Garbage in, garbage out.

For the first time in my life, I ran a marathon this year. My pure joy at finishing it, prompted me to buy a very detailed photo package from the organiser, which used not only my participant number, but also sophisticated facial recognition, to find out which of the hundreds of thousands of photos it had taken at the marathon, showed me. I was somewhat flattered, when I didn’t recognise myself in some of the photos, but instead kept seeing the same young woman, who ran the marathon similarly to me with dark hair, a same skin tone and a similar build.   Along with the direct external comparison, which, I want to emphasize again, was really positive for me, I also questioned: how could the wrong match have occurred in the first place? This either indicates that there is something wrong with the algorithm of the face recognition software or that I was simply recognised incorrectly by the software as a moving object. As long as this data is not used for other purposes, there are no direct serious consequences in my example.  Face recognition software is most often a machine-learning application. That is something we must always keep in mind. This means it first needs to be fed with data. Depending on the purpose of the facial recognition, many types of data can be collected. Moving away from my marathon example, imagine that we are looking for criminals by using data from face recognition. I would not find the incorrect classification of the pictures from the marathon so flattering, if my “marathon twin” was convicted of a crime. Let’s assume that we would only provide the software with data of criminals in Germany, it would quickly become clear, that certain population groups, certain gender characteristics and thus ultimately certain visual characteristics would influence the risk assessment of becoming a criminal. So why does using facial recognition software for this purpose not make us feel safer? In a nutshell: Garbage in – the data is not free of bias. Many different life paths are not determined by visual factors, but rather by life biographies, individual decisions, and personality traits. When our self-learning system learns the wrong connections, garbage comes out.

Face recognition is a technology whose use is not suitable for estimating criminal risk. Those who are familiar with those aspects understand this and conclude that it is not useful for this purpose.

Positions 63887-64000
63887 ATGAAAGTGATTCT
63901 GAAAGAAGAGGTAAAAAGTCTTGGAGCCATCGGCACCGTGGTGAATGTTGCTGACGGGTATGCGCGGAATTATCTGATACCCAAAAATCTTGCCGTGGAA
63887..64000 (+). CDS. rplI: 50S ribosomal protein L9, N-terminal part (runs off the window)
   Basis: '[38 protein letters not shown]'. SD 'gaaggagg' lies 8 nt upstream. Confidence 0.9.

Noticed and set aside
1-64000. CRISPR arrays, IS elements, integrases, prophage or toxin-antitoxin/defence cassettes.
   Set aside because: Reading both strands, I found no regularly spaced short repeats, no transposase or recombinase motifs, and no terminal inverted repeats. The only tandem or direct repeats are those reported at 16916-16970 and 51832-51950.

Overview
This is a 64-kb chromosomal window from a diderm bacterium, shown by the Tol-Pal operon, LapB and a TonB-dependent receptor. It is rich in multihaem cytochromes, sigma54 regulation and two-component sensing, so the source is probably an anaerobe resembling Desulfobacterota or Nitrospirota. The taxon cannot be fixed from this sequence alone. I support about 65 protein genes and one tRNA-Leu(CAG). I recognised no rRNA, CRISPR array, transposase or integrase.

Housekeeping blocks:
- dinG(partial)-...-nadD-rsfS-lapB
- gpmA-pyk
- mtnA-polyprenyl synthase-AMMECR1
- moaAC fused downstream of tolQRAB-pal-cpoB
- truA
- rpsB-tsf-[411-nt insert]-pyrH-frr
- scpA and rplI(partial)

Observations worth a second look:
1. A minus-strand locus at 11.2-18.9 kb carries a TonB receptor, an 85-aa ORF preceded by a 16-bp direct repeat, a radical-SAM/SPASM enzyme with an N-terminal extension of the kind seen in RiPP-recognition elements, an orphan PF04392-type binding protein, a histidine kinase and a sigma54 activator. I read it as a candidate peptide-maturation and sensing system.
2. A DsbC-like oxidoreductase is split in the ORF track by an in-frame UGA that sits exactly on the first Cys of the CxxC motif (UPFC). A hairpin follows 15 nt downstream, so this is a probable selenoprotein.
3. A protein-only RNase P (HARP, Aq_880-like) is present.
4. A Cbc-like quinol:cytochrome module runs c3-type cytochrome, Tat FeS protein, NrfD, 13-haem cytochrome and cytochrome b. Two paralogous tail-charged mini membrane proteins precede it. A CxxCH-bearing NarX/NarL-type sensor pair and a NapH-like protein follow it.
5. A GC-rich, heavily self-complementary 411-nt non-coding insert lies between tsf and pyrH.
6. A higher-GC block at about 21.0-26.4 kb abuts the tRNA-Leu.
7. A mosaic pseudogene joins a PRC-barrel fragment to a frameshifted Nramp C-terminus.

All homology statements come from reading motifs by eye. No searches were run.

In this case, the problem arises not from the application itself, but rather from the person who sets up and programs the system.

It is therefore astonishing, how much companies rely on new technologies, but do not take their time to comprehend the logic behind the systems. On too rare occasions is the question addressed, on what algorithm this self-learning model is based and what biases could possibly be found in the observation of the data.

We must manage to represent as many facets of life realities in algorithms as possible, in order to be able to make a differentiated assessment of them. It is essential that the developers of these algorithms possess competence and education, either through their own foresight or through suitable experts, who are actively committed to the reduction of prejudice. Unfortunately, I have rarely heard of diversity experts being included in such technical steps of the process. Companies need to realize that, by building self-learning algorithms, they are already expressing their worldview and values. What is the company’s understanding of fairness? Does the system need to recognize or treat certain target groups differently or does the focus remain on equal treatment? In this context, it is impossible to define fairness in a general and purpose-independent manner. The question of fairness in the algorithm must therefore always be asked anew and for a specific purpose. Only then would a self-learning algorithm be able to reduce prejudices instead of unintentionally reinforcing them.

Would you like to get some more impulses on this? Here’s the content to read:

Caroline Criado Perez (2020): Invisible Women: Exposing Data Bias in a World Designed for Men

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